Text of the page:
Tallinn Digital Summit’s knowledge partners, world-class research groups and think tanks the Centre for Public Impact, the McKinsey Global Institute, the Lisbon Council, and the European Centre for International Political Economy present papers and fresh research results on AI and the cross-border trade of data at the summit.
All briefing notes of the Digital Summit 2018 are available here:
Responsible, Safe and Secure AI by Luukas Ilves, the Lisbon Council.
The paper discusses the safety and security in the AI era. It addresses the preservation of fundamental values and rights, as well the challenge of keeping AI safe and secure. The paper introduces national strategies and international initiatives for safety and security. Download the briefing note: TDS2018 BriefingNote_Responsible, Safe and Secure AI
The Promise and Challenge of the Age of AI by the McKinsey Global Institute.
The paper presents new research on the impact of artificial intelligence on economy, society, and the future of labour. It predicts what influence AI will have on the labour market, and proposes means how countries can cope with the changes ahead. Download the briefing note: TDS2018 BriefingNote-The Promise and Challenge of the Age of Artificial Intelligence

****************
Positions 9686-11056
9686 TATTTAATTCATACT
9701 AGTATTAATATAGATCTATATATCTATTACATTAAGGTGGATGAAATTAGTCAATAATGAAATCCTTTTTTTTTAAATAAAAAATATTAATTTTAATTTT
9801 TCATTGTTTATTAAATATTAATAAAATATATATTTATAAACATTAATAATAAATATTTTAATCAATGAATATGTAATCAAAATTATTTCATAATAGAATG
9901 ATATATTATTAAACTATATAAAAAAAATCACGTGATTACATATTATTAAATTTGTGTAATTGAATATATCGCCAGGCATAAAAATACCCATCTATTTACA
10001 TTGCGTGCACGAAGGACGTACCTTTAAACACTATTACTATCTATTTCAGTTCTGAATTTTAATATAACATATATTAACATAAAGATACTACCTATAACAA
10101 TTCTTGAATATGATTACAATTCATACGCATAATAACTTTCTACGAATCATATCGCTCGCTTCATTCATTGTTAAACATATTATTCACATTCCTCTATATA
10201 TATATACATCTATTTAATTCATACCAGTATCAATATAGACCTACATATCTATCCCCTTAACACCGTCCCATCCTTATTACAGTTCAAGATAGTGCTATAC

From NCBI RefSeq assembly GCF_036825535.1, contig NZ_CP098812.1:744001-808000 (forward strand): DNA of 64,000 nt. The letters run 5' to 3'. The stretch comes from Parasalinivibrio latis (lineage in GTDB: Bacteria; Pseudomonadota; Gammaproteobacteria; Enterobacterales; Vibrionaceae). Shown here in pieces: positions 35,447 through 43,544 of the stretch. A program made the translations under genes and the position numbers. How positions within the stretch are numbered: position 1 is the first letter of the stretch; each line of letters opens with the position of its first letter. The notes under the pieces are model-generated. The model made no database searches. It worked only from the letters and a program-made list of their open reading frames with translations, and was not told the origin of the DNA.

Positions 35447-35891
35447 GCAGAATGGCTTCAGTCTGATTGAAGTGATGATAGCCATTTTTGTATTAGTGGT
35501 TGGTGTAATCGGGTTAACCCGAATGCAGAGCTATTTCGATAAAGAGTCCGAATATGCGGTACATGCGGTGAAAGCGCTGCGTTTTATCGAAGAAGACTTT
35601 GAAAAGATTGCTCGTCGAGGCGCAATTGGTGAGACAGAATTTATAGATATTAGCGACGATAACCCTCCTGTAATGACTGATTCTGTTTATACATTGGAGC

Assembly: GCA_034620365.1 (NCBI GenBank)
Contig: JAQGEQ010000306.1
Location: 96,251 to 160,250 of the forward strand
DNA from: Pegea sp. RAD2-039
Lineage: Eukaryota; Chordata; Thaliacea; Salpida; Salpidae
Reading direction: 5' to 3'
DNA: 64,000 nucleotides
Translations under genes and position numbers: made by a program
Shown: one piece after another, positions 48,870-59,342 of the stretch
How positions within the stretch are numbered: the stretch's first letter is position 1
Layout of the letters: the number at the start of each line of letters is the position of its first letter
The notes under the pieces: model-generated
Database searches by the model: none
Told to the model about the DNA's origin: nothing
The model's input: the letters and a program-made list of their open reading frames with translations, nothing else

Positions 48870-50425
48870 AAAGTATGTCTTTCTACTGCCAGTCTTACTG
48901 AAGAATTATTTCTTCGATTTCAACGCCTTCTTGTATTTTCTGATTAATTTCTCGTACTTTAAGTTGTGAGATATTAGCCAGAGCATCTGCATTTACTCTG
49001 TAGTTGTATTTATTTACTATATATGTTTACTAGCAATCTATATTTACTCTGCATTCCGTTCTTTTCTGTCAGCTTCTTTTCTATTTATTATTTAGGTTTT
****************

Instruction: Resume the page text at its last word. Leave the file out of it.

McKinsey Global Institute and Tallinn Digital Summit team have also launched a designated web page on AI’s impact on economy and work including extracts from MGI research http://aieconomy.digitalsummit.ee
AI in Governments by the Centre for Public Impact
The paper by CPI „How to make AI work in government and for people“ presents a study on AI-based governance and introduces five practical principles that might motivate governments to implement artificial intelligence. The paper is complemented by research by The Boston Consulting Group, „2018BCG Digital Government Benchmarks: What Citizens Think About Governments’ Use of AI“, provides additional insights to the topic. Download the briefing note: TDS2018 Briefing_Note-AI in Governments
AI Trade policy by Hosuk Lee-Makiyama, European Centre for International Political Economy
Businesses use artificial intelligence to optimise their products, serve customers and better understand overseas markets. Commercial use of A.I. anticipates access to data abroad in an orderly manner. Access to market data is essential for manufacturing competitiveness and the ability to serve export markets. The paper discusses how trade policy can support A.I development and avoid being stuck in a defensive rut. Download the briefing note: TDS2018 BriefingNote_AI_Trade_Policy